"Rants and Raves" is an open forum for coaches to discuss topics, ranging from issues to observations on the state of college basketball and beyond.
 
 
The Thin Red Line
By Bruiser Flint, Drexel

There is such a fine line between winning and losing. And there is a thin red line that divides many teams into two groups, one that gets invited to the postseason and one that doesn’t crack the .500 mark.

Ultimately, being a part of March Madness or just being plain mad comes down to a handful of possessions.

College basketball is not all that different from the National Football League, in regards to the talent level. Every team has talented players. Of course there are always one or two teams that may have a little more talent then the rest of the conference, but more often than not there is not a tremendous difference in the level of talent.

Take a look at the NFL’s San Diego Chargers. Last season they finished with the worst record in football. Sports Illustrated ranked them dead last in the entire NFL, heading into this season. Now the Chargers are headed to the playoffs. So how could a team go from being so bad to being so good in one year?

San Diego head coach Brad Holland, who is a longtime fan, will tell you that last year’s team was very competitive. They played well through the first three quarters, but failed to execute in the fourth quarter.

Of course it helps that Antonio Gates has emerged as a premier tight end and the defense has had more success with the 3-4 scheme, but the biggest difference has been their play in the final quarter.

If you follow the NFL very closely you will know that there isn’t much difference between the 2004 San Diego Chargers and the 2004 Cleveland Browns. Both have talent, but one team has played a much better brand of football in the fourth quarter.

There are other factors involved, but if you ask Brad Holland he will tell you that a play here or a play there and the Chargers might have been eliminated from the playoff hunt weeks ago. Instead, they are AFC West Champions.

That same thing exists in the world of College Basketball.

Whether you are playing your basketball in the ACC or the CAA the fact of the matter is that it’s just a handful of possessions that ultimately determines whether you win 20 games or fail to win 15. At every level it’s a thin line, but at the mid-major level it’s walking on thin ice.

Unlike the power conferences, which get multiple teams into postseason, mid-major conference only get two or three -- if they are lucky -- into the NCAA and NIT. To say that margin of error is even less at the mid-major level is an understatement. That handful of possessions determine a coach’s longevity.

If you look around the country you are sure to find a number of teams that are doing much better than they have in recent history. Now ask the coach what the biggest difference is?

The answers may vary slightly, but the message will be the same -- “We are making plays in crunch time.”

In most cases the personnel hasn’t changed dramatically from a season ago, but what has changed is how that personnel is performing when it matters most.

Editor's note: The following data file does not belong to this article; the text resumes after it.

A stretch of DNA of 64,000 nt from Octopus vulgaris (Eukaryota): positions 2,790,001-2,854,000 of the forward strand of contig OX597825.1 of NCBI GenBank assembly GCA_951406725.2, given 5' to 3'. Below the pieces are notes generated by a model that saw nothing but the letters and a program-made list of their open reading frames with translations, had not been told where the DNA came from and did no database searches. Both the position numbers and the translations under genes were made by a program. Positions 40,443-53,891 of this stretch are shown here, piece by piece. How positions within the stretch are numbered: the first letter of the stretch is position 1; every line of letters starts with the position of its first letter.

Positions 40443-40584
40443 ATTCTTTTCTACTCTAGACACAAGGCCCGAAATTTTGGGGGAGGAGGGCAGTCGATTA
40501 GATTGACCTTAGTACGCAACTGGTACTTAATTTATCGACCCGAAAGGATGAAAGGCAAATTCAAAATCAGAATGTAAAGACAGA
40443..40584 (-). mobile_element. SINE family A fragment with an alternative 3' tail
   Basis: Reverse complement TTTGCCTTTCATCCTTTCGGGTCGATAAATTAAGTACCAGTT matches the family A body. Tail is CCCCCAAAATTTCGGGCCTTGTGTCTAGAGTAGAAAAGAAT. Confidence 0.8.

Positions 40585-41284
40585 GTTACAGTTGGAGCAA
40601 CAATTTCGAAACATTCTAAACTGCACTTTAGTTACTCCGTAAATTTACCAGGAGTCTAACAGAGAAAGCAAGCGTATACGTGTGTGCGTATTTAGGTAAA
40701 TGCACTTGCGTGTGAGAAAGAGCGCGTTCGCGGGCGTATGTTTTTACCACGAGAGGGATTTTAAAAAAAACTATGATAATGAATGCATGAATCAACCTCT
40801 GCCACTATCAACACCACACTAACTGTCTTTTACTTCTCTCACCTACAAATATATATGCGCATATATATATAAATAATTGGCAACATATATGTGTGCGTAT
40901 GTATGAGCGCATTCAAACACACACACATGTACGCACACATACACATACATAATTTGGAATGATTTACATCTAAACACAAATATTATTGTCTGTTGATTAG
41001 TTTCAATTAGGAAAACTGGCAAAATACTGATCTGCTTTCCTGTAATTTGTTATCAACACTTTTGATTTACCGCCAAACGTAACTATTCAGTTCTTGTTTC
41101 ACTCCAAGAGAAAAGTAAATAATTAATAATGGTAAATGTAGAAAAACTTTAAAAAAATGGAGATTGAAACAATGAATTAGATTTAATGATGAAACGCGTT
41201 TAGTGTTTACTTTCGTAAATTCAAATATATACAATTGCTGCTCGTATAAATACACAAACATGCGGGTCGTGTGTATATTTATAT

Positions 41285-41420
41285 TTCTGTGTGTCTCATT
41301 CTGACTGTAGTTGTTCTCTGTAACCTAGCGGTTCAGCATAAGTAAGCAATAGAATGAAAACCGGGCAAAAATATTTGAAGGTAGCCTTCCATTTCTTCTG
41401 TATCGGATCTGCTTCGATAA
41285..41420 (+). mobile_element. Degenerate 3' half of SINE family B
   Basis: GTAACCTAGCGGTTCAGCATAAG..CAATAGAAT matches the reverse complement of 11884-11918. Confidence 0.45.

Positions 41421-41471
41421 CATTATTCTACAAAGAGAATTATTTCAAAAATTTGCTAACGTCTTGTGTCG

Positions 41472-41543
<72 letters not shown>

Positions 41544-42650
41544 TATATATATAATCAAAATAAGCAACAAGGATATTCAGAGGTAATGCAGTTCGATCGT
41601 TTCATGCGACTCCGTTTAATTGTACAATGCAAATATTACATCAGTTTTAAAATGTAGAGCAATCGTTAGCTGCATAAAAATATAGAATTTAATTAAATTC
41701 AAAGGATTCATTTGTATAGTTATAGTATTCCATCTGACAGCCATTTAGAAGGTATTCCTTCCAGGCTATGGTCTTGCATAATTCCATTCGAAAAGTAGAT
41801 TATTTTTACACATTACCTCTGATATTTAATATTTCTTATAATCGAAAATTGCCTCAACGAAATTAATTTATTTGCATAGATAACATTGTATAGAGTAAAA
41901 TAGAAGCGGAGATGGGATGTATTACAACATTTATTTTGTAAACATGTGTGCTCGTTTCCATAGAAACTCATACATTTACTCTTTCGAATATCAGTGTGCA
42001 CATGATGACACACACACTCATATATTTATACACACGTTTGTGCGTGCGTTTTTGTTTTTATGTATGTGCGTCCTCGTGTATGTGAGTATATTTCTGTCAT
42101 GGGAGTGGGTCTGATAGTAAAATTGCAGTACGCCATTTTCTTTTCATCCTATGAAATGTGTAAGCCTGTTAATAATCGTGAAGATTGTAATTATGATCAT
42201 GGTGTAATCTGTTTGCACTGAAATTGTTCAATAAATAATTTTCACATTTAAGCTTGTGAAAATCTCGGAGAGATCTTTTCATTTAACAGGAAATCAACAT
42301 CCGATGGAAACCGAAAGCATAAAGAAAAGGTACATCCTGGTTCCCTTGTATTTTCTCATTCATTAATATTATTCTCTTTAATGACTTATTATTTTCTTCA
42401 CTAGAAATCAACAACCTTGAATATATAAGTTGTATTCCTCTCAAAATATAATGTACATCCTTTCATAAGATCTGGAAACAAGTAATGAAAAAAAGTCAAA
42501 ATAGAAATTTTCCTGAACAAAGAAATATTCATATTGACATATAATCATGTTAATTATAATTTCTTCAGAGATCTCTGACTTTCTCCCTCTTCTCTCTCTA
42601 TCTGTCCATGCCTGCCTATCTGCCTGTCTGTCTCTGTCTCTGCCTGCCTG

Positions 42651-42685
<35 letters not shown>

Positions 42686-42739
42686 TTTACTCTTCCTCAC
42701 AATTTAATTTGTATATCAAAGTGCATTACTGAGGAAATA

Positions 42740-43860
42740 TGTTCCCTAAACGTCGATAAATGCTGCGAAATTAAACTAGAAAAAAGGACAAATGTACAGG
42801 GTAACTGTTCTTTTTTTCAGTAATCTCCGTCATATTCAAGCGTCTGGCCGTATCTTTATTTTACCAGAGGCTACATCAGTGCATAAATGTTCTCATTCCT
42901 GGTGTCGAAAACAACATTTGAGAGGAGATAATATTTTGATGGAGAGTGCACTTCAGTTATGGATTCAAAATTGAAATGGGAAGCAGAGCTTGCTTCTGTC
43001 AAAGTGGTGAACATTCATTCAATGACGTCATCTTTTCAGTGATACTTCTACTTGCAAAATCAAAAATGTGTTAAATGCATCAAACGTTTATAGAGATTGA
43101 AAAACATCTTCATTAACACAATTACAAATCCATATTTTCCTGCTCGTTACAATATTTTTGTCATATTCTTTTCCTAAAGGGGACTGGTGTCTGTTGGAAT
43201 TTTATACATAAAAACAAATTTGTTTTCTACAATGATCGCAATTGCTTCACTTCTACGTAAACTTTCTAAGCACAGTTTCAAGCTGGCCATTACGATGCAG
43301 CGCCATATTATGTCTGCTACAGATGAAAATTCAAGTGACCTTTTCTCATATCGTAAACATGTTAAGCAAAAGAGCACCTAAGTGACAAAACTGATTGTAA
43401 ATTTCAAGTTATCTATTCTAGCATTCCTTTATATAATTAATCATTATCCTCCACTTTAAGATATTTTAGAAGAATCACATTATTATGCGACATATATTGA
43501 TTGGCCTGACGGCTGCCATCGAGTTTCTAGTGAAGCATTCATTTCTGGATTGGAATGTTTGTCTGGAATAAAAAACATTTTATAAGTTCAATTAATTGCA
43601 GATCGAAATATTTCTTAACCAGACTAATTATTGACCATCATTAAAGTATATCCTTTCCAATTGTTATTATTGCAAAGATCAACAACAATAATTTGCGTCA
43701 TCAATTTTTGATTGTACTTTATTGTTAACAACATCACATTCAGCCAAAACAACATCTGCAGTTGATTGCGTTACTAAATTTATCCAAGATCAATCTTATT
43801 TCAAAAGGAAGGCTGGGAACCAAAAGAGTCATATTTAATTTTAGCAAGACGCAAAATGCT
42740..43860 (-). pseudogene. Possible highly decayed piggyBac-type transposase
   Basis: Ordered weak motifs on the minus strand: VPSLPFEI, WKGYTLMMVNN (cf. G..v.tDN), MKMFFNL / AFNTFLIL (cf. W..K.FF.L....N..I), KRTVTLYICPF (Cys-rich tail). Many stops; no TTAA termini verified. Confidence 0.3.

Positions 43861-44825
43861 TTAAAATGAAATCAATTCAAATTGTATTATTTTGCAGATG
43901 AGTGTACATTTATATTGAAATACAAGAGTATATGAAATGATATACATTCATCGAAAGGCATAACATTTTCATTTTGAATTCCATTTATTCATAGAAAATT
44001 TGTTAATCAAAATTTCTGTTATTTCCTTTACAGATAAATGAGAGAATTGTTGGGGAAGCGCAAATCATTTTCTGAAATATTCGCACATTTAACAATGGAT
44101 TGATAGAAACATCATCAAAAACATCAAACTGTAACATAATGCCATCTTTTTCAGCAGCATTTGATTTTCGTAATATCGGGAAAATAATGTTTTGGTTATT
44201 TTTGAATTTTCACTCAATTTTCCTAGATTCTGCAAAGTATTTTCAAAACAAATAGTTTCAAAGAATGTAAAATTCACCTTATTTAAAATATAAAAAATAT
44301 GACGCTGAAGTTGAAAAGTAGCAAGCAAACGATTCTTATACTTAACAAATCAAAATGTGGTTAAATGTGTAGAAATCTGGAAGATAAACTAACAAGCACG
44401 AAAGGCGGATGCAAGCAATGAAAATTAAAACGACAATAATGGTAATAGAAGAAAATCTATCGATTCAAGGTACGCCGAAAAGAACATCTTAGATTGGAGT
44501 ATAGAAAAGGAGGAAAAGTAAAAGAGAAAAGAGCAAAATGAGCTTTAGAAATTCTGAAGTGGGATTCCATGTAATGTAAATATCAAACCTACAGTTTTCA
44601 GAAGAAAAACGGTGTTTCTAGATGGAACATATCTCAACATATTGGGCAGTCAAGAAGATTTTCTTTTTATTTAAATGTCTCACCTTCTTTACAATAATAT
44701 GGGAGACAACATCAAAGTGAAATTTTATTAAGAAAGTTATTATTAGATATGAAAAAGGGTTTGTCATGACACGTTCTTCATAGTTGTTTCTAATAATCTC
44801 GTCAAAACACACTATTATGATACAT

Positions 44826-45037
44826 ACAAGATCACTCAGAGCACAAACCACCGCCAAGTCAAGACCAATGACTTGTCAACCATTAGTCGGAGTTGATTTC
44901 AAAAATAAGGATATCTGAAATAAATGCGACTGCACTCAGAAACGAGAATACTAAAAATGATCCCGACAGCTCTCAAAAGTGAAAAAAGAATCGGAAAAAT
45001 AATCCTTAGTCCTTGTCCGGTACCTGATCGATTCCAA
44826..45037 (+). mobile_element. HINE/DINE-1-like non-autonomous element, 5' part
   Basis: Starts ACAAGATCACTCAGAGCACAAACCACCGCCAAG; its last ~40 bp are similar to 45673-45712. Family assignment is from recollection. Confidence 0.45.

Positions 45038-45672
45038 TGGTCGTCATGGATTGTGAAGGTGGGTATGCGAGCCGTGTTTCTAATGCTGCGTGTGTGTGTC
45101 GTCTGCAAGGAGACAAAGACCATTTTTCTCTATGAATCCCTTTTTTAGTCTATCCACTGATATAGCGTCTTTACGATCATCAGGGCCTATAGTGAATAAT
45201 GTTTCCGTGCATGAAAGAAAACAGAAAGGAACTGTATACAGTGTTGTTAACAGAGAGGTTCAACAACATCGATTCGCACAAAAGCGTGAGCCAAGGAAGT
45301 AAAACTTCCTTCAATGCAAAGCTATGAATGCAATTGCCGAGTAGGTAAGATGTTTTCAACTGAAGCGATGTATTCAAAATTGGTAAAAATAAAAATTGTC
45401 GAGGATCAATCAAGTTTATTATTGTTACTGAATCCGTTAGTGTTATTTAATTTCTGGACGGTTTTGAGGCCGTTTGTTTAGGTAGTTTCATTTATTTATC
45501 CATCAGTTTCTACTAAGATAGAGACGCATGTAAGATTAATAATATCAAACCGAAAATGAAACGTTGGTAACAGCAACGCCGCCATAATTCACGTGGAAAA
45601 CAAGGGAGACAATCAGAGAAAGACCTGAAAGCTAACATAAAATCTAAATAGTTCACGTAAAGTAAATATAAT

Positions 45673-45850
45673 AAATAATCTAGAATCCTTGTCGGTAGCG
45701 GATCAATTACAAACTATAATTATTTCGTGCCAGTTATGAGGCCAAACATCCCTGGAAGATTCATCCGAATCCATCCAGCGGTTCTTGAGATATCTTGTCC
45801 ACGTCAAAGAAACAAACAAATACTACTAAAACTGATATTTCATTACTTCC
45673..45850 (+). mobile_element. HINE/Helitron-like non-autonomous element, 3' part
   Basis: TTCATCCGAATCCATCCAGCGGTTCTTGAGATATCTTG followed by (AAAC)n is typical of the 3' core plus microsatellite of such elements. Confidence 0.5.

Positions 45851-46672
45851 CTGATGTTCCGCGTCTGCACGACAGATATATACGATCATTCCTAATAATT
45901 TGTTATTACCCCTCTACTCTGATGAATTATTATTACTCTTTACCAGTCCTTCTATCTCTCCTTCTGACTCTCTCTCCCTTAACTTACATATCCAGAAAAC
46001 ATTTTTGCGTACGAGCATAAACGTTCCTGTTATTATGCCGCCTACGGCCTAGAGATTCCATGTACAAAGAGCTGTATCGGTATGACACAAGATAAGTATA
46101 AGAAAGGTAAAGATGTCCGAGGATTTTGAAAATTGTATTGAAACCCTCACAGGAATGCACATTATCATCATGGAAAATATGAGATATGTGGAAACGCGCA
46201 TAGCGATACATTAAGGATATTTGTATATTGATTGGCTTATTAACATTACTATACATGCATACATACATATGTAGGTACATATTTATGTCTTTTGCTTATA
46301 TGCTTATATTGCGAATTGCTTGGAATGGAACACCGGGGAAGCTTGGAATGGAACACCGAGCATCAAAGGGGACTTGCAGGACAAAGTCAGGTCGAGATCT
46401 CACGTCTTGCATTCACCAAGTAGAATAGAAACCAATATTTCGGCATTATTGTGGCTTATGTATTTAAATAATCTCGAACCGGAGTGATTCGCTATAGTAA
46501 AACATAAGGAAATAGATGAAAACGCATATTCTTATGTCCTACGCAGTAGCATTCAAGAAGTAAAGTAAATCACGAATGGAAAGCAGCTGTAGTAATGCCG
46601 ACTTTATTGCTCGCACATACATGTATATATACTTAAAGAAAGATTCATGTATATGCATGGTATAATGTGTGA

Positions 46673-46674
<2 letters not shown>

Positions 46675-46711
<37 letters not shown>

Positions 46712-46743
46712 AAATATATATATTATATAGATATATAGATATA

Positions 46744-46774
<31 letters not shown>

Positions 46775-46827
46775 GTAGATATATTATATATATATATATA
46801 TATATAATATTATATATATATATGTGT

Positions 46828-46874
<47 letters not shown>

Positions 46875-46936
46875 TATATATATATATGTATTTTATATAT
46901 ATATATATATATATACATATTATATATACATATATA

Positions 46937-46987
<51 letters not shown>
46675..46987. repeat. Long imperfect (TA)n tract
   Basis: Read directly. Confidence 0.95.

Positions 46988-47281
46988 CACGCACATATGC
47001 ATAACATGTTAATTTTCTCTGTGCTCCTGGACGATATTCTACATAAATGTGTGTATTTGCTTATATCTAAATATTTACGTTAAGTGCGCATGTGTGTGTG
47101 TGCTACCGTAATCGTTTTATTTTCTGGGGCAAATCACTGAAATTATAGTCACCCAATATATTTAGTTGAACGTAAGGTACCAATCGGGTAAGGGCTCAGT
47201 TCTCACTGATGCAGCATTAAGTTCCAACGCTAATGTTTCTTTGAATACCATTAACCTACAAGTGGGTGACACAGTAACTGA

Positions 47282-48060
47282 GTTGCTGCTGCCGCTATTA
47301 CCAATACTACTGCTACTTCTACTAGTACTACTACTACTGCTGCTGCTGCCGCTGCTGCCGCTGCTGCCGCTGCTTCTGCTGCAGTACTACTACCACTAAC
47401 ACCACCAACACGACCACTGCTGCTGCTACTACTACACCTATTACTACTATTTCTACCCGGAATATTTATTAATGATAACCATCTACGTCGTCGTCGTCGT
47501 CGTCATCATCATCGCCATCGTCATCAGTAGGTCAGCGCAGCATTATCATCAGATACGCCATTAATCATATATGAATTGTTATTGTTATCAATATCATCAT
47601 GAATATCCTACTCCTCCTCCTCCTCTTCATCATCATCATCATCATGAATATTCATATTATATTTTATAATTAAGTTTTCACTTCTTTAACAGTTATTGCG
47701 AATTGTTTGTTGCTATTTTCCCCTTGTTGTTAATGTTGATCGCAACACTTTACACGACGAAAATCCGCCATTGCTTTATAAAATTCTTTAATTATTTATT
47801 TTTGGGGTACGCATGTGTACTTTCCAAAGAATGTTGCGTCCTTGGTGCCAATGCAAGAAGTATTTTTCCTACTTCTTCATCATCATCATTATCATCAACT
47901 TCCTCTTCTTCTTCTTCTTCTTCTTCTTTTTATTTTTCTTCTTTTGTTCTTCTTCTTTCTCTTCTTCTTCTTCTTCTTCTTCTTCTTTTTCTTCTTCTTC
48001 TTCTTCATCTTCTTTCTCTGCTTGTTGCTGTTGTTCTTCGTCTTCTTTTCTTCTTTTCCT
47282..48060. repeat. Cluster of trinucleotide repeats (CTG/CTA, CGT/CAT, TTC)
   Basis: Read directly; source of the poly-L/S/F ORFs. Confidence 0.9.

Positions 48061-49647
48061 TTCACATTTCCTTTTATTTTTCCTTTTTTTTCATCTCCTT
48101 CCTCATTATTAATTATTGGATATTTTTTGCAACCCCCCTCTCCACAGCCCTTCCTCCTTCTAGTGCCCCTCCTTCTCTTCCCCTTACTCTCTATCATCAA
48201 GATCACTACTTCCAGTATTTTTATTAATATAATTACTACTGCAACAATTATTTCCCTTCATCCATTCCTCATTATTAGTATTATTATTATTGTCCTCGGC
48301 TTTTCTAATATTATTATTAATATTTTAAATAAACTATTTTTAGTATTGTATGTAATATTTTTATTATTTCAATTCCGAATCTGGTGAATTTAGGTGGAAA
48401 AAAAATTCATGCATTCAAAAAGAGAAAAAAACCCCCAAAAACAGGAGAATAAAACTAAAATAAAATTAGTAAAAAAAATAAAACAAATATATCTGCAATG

Recently, Rutgers head coach Gary Waters wrote -- on his website -- about how a team has to learn how to win. At first glance a lot of people might think that is just nonsense, but it’s so true.

Virginia Tech’s Seth Greenberg addressed the same issue on his website. He wrote that he and his staff are trying to educate their players on what it takes to win.

And Rider coach Donny Harnum just wrote -- on his website -- about how his team is 4-4, but could easily be 6-2, had they made plays down the stretch.

It’s not a coincidence that three coaches are addressing the same topic. It’s a fact of life in the world of College Basketball. Gary, Seth and Donny will all tell you that talent alone will win you a game, but knowing “how to win” will produce wins on a more frequent basis.

And Arizona head coach Lute Olson took it a step further, when he touched on the subject on his website. As he pointed out, the talking heads point to the play in the final moments, but in a one or two-possession game it’s often a missed opportunity in the first half that decides the outcome.

Fans constantly hear all of us say, “We need to play hard and play smart for forty minutes.” And you often hear, “One possession at a time.” That’s not simply coach-speak. It’s gospel.

Throughout the course of any season you are going to have games that are simply total disasters. Some nights you can’t hit the broad side of a barn and some nights the effort, for a variety of reasons, just isn’t there. That’s a fact that every coach in America understands all too well.

Likewise, you will have nights when the opposition runs into the same problems and you win going away. Let’s assume that you play in about eight of these games a year. Now you are 4-4 with about 20 closely contested games left. Splitting these games will leave you short of 15 wins, which will not get you into the postseason. You can’t afford to be .500. You have to win 14 or 15 of these contests. If you do, you’ll find your team hovering near the 20-win plateau with a shot at postseason.

One shot here, one defensive stop there. That’s the difference. It might seem like a big thing, but any coach will tell you that it truly is a thin red line.